More Netflix thoughts
I posted a few months ago about an article I'd read on the web, which claimed that on peak evening weekday hours in the U.S., 20% of Internet traffic was made up of Netflix streaming video packets. The usual run of folks piled on, with very wise and learned-sounding commentary about dark fiber and lying with statistics.
Here's a statistic I've been keeping track of for the last 60 days: making 10 attempts on 10 different weekday nights, I was able to stream Netflix content successfully on only six of the ten nights. On the other 4 nights, I was not able to get any Netflix content to stream.
I could explain my technical setup (small town, AT+T DSL, PS3), but it really doesn't matter. This is a service I pay for and its effective uptime is only 60%.
Let's take an analogy. Coke (KO) is a company that sells beverages. When I buy a 24 pack of Coke cans, I get 24 12-oz cans of Coca-Cola, which I drink.
Under the Netflix current business model, I would buy a 24 pack, get 14 cans of Coca-Cola, and 10 cans of, say, rat urine or some other useless substance. The cans of rat urine would be unmarked and look the same as the other cans, and I'd have to open them one at a time to find out that they were no good.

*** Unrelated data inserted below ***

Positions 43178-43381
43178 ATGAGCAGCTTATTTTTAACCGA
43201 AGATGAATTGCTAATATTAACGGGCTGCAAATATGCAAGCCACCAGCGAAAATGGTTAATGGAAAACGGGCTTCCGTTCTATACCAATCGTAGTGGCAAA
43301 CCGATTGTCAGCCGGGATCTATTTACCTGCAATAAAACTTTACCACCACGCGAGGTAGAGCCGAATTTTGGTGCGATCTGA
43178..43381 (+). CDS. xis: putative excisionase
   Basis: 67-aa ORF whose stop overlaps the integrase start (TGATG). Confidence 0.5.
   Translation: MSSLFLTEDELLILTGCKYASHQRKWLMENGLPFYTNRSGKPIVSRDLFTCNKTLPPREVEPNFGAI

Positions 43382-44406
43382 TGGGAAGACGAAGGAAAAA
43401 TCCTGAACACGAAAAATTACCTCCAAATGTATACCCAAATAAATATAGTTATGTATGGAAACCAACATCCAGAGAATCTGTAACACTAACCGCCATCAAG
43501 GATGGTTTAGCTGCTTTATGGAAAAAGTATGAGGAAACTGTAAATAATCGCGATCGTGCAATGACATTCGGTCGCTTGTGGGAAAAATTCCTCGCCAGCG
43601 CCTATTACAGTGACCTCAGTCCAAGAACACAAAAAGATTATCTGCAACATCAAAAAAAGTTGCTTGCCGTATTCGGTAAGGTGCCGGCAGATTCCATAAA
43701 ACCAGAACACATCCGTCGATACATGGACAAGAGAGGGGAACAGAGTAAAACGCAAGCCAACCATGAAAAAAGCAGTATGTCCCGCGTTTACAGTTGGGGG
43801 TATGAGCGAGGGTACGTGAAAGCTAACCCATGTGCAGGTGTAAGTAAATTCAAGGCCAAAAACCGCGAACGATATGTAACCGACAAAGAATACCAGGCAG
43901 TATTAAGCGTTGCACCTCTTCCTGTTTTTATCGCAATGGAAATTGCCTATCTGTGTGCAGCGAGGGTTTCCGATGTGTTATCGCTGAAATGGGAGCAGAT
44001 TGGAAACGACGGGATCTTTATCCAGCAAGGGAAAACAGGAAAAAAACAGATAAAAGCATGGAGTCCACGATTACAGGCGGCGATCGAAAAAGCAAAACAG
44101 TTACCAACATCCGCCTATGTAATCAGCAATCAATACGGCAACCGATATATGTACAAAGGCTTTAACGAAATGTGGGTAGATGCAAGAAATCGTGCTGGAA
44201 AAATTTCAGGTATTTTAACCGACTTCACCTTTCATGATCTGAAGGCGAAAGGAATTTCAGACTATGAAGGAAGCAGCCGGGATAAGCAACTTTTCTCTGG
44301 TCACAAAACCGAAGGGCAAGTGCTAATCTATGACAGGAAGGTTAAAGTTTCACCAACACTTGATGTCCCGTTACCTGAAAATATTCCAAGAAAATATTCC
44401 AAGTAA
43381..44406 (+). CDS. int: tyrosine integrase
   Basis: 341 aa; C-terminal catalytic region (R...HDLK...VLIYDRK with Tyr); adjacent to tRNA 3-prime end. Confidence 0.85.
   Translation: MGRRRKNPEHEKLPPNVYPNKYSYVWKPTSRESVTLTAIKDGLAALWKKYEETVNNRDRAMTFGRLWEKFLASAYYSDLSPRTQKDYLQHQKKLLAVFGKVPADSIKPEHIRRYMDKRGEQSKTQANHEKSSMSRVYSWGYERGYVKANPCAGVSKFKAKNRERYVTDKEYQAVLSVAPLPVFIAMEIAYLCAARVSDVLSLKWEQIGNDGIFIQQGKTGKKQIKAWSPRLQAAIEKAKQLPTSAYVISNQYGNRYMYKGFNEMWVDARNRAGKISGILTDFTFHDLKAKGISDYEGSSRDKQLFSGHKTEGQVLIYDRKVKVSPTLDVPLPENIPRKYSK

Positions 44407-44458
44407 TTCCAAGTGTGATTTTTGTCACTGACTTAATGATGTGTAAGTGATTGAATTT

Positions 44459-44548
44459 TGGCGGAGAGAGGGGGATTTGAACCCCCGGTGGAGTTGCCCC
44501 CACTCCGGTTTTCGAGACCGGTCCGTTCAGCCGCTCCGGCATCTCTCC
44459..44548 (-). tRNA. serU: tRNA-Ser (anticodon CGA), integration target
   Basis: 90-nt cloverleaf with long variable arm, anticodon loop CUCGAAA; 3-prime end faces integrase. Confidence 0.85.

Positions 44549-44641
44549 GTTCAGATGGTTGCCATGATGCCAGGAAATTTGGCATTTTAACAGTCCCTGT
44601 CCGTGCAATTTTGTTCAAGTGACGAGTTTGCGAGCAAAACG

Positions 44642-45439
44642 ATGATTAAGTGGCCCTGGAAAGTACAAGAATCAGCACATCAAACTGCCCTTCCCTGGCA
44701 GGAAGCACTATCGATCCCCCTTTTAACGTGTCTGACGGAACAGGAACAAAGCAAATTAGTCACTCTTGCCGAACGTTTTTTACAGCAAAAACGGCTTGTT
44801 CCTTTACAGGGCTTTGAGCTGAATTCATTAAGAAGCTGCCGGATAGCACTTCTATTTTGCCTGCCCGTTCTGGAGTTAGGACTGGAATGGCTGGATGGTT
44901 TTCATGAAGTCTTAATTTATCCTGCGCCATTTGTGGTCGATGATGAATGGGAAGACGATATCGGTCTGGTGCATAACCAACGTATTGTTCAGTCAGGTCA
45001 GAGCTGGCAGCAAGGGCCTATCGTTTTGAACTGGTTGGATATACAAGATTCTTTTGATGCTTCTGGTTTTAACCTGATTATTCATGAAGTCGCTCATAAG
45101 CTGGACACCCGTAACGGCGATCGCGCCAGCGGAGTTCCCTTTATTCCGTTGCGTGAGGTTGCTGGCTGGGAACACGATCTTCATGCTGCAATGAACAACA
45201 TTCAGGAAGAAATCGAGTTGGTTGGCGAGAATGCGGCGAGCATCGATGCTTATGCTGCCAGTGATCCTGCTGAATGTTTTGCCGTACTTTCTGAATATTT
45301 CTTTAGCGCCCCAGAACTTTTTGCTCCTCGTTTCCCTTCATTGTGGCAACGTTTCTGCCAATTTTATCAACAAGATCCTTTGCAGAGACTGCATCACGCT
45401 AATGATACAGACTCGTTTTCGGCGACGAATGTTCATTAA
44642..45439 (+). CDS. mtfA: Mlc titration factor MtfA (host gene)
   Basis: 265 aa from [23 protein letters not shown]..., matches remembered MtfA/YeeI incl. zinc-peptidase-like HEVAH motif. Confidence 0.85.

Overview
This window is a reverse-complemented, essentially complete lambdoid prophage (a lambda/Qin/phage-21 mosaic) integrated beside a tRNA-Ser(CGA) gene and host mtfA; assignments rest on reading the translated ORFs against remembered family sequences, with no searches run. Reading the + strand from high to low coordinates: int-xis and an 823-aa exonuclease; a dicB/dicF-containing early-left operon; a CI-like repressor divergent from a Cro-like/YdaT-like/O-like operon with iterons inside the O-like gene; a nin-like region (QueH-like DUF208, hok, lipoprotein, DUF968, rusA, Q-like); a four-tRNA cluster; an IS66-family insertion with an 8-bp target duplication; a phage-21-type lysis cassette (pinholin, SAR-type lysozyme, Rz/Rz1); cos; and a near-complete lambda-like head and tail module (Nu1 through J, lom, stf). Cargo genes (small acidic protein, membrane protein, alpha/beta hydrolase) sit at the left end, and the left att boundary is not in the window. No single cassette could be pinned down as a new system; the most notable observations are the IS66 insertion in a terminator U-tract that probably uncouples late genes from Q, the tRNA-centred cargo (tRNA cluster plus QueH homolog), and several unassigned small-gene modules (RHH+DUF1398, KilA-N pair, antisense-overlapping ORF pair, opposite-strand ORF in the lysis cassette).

What do you say, folks? Under those conditions, would KO be a strong buy? Or a sell?
I do not short stock, on principle, because in order to short a stock you are making a short-term bet - in other words, not only do you have to have conviction that the stock will go down, but you also have to have a timeframe and a catalyst in mind, and that's usually too hard for me.
But I'm actually thinking of making an exception for Netflix, because I can see the catalyst - it's on my TV screen right now: a big red error message with the Netflix logo pasted on it. It basically says, "NETFLIX CUSTOMER: NO MOVIE FOR YOU." So instead of watching a movie, I'm typing this blog entry. Bad business.